Plasma Nitriding is not working(2000)
We are having a set up, for doing plasma nitriding. We under take different type of jobs like gears, etc. Recently we tried to do the plasma nitriding on a component of ring shape. For volume accumulation we stacked the rings one over the other. After plasma nitriding we find that the top ring gets proper hardness whereas the bottom and pieces stacked in the middle have low hardness. We like to know the reasons. We feel that it may be due to
1. contact of one surface over the other preventing the gas entry or
2. the rings form a hollow shaped tube and the gas is prevented from circulation by the bottom base on which the rings are kept. Virtually the gas are stagnated in the bottom portion.
Please say our views are correct or any other reason exists
diesel mfg. - Bangalore,India
I am not an expert in ion-nitriding nor have I ever done it. But I know a few things about plasma and these are just comments. I believe the purpose of plasma is to generate and accelerate nitrogen ions and shoot them into the steel (or implant them) which then diffuse to a desired distance depending on temperature. The plasma and temperature both need to be uniform around the part to impart uniform properties. When you stack parts, the plasma may not be uniform around the part. As a matter of fact, there will be no plasma where parts surfaces are in contact with each other.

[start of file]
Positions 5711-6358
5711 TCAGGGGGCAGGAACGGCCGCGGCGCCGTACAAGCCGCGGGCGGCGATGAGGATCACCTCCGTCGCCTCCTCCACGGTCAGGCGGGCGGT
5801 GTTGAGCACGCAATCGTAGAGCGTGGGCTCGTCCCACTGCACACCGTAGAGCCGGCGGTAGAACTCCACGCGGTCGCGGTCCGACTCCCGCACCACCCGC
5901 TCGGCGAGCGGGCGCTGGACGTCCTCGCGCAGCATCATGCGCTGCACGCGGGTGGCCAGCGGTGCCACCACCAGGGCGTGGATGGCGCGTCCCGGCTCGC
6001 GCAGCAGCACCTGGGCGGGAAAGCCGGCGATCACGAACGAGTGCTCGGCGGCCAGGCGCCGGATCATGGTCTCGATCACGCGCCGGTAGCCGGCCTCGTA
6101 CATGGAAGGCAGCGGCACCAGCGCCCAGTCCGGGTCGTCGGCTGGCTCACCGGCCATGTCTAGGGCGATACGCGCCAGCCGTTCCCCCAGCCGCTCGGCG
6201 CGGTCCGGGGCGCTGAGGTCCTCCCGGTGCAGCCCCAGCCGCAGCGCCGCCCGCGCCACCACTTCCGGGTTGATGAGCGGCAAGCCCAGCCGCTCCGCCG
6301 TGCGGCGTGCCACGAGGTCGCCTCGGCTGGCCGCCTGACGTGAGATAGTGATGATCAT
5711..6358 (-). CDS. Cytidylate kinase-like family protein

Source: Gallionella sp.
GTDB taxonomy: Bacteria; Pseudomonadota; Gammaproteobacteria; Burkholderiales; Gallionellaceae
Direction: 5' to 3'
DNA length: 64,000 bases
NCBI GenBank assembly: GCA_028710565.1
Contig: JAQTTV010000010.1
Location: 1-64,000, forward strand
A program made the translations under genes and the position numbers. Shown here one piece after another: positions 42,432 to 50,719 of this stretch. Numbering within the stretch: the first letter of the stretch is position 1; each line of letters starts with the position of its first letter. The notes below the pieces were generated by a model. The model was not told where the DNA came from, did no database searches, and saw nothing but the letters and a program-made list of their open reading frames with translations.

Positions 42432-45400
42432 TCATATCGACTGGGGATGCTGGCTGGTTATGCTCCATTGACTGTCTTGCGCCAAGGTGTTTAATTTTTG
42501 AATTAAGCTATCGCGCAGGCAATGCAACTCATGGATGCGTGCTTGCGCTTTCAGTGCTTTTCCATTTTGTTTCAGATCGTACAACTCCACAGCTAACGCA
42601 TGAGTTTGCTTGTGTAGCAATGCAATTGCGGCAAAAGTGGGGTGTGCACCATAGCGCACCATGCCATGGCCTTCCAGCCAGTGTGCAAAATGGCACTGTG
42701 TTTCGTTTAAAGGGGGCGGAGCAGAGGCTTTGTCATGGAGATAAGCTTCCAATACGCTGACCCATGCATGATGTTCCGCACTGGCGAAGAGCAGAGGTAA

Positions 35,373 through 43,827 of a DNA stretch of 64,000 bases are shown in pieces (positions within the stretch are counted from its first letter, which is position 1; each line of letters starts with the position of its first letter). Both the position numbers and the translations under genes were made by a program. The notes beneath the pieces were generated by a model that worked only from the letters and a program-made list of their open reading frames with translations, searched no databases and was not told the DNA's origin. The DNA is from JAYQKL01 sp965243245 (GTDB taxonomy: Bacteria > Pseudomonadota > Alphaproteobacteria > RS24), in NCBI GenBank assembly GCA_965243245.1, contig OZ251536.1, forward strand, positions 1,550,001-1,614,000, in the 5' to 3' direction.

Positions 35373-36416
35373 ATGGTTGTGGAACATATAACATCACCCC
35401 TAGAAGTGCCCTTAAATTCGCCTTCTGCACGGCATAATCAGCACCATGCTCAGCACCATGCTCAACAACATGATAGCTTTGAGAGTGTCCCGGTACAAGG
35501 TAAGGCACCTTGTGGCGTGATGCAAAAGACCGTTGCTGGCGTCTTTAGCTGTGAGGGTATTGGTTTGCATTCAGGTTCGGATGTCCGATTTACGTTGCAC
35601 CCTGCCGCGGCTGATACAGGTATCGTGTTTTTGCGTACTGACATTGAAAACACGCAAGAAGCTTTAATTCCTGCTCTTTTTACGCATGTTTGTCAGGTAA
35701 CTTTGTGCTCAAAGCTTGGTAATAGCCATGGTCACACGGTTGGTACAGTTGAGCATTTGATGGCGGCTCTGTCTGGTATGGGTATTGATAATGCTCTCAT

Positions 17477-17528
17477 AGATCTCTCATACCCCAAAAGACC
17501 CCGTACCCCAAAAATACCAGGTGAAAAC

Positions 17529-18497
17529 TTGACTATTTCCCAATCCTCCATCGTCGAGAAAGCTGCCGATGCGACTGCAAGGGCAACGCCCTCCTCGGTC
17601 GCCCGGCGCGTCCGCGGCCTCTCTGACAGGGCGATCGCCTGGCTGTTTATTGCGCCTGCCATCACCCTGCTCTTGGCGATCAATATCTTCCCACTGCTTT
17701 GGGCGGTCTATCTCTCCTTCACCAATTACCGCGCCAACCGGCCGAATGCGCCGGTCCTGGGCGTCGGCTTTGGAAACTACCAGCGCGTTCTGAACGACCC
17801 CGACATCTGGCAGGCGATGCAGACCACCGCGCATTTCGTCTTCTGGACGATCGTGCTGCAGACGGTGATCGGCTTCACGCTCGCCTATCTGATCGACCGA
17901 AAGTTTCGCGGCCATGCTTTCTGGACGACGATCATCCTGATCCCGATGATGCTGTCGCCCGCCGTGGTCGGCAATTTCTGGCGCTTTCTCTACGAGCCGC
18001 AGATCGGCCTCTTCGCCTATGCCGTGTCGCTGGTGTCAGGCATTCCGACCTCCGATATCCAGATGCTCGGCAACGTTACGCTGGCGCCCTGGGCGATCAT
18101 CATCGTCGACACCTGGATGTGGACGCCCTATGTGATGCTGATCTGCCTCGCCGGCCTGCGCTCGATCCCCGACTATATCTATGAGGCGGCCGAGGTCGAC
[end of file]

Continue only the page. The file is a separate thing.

In a hollow tube, you have a different problem. Depending on the diameter, you may need a separate anode inside the tube to sustain plasma uniformly.Mandar Sunthankar
- Fort Collins, Colorado
I have many years hands on experience with plasma nitriding and can confirm that you need to space the components apart. The spacing is critical if you are to get uniform nitriding and minimal movement. Also note that any spacers will have to be sufficient in number to support the column if you stack and will not contribute to distortion of the rings. Also, where the spacers touch the rings you will have a "soft Spot" which will not be nitrided at all.
- Wolverhampton, United Kingdom
October 30, 2011
The so called soft spot, where two components touch other, does it appears different/visible with eyes, is there a color difference, etc.
- Rajkot, Gujarat, India
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